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  • Chestermere teacher changing the way students are learning 

    Landry Forand is implementing the 14 practices of a thinking classroom to his classroom

    Chestermere Lake Middle School mathematics teacher Landry Forand is changing the way students learn math by building a thinking classroom.

    During Forand’s time teaching at Chestermere Lake Middle School, he has been introducing research from Peter Liljedahl, who came up with 14 steps to build a thinking classroom.

    “When we came back this year, I wanted to use 100 per cent of my time implementing all 14 practices of a thinking classroom,” Forand said.

    “The results have been significant, and the students are really enjoying it, I’m really enjoying it, it’s a mathematical infection in our school,” he said.

    In a thinking classroom, students are learning standing up, using a whiteboard or windows to write, and working in randomized groups of three using one marker.

    The teacher uses a red colour marker, which gives hints and direction for the class to see and allows differentiation between the students and teachers work.

    “The students are up and about working and collaborating. Groups naturally go to each other and introduce concepts. There are a lot of visuals as students start to solve problems,” Forand said.

    The vertical spaces allow students to see what other groups are doing and learn there are many different mediums to a solution.

    “In a thinking classroom, there are 100 ways to do it, and 14 ways to do it right,” Forand said.

    In a thinking classroom, students learn how to work with everyone in their class, and it breaks down the social barriers that happen in classrooms.

    “We have a de-fronted classroom, the entire space is the front of all the lessons, it creates equity in the classroom, everyone has the same access to the learning,” Forand said.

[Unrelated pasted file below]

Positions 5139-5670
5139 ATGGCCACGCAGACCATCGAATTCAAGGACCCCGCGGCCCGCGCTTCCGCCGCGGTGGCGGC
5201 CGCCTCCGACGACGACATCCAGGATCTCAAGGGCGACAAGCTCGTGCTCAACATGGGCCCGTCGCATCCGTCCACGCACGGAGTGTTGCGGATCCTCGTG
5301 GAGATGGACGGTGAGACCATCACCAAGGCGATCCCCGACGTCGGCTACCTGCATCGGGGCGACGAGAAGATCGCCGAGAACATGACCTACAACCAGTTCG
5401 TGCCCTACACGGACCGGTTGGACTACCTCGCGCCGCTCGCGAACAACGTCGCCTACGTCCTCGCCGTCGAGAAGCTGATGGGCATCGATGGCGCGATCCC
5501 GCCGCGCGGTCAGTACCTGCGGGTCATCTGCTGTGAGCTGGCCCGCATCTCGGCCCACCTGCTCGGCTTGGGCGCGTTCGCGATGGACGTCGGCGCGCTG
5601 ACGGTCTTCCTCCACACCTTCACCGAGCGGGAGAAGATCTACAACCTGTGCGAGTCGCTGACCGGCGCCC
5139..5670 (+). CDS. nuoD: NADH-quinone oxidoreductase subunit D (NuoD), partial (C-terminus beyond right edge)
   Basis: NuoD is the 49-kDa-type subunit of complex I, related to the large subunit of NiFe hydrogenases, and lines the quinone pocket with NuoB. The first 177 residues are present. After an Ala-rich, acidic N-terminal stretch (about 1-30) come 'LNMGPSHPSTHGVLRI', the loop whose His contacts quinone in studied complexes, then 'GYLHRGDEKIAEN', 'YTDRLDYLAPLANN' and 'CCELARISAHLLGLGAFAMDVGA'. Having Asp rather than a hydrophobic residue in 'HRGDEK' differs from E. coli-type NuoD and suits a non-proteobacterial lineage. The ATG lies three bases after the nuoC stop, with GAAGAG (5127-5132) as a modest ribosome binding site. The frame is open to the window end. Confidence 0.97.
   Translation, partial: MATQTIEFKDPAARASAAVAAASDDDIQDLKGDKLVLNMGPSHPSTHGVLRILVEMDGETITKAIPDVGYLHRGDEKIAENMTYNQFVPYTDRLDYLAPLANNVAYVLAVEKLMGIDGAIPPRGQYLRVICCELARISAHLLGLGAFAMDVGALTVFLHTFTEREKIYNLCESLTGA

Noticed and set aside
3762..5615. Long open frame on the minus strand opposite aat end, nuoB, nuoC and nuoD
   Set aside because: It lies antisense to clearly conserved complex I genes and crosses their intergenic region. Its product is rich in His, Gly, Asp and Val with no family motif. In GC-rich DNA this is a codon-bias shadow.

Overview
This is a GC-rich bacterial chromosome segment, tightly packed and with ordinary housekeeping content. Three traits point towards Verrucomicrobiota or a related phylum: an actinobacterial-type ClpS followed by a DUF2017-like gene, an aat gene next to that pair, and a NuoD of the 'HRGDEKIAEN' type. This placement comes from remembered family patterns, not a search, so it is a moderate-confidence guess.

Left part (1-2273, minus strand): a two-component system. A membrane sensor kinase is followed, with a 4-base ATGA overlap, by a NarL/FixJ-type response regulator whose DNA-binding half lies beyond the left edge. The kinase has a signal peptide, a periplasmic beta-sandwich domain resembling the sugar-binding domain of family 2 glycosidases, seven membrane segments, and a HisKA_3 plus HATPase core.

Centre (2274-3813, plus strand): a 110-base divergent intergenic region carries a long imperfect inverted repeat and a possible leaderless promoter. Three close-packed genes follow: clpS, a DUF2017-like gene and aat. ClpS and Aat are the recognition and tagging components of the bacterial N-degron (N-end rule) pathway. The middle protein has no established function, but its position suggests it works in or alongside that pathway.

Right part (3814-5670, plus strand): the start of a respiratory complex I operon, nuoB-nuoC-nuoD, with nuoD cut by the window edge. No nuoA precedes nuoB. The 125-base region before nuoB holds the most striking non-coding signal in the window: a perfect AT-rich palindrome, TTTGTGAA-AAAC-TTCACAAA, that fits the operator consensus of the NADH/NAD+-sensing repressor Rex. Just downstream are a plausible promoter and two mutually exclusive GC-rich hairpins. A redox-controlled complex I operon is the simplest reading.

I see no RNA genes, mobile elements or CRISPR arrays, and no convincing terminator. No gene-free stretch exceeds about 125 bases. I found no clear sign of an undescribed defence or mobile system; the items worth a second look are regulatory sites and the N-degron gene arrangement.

At the beginning of the lesson, Forand will give students a thinking task that is highly engaging and create an atmosphere where mistakes are welcomed.

    “You want their brains to be operating as much as possible, and communicating with each other as much as possible,” Forand said.

    Adding, “I want to show an open middle style problem where there are many ways to solve it, and one answer, and I want to see all the different ways students could solve it.”

    At the end of the lesson, students are given individual time to work independently.

    “Students are processing and thinking, and that’s what really matters, there’s no push or race to get to the end answer. The learning is the incentive,” Forand said.

    “It takes about two weeks before the thinking classroom runs smoothly, after that I can put any teacher in that room and the kids can take over,” he said.

    Rocky View School Ward 1 Trustee Shali Baziuk believes that students in a thinking classroom are not just learning math, but learning collaboration, public speaking, and confidence.

    “I see so many wins here, and so many opportunities for kids to learn, share and collaborate. It’s exactly how I would have loved to learn,” Baziuk said. 

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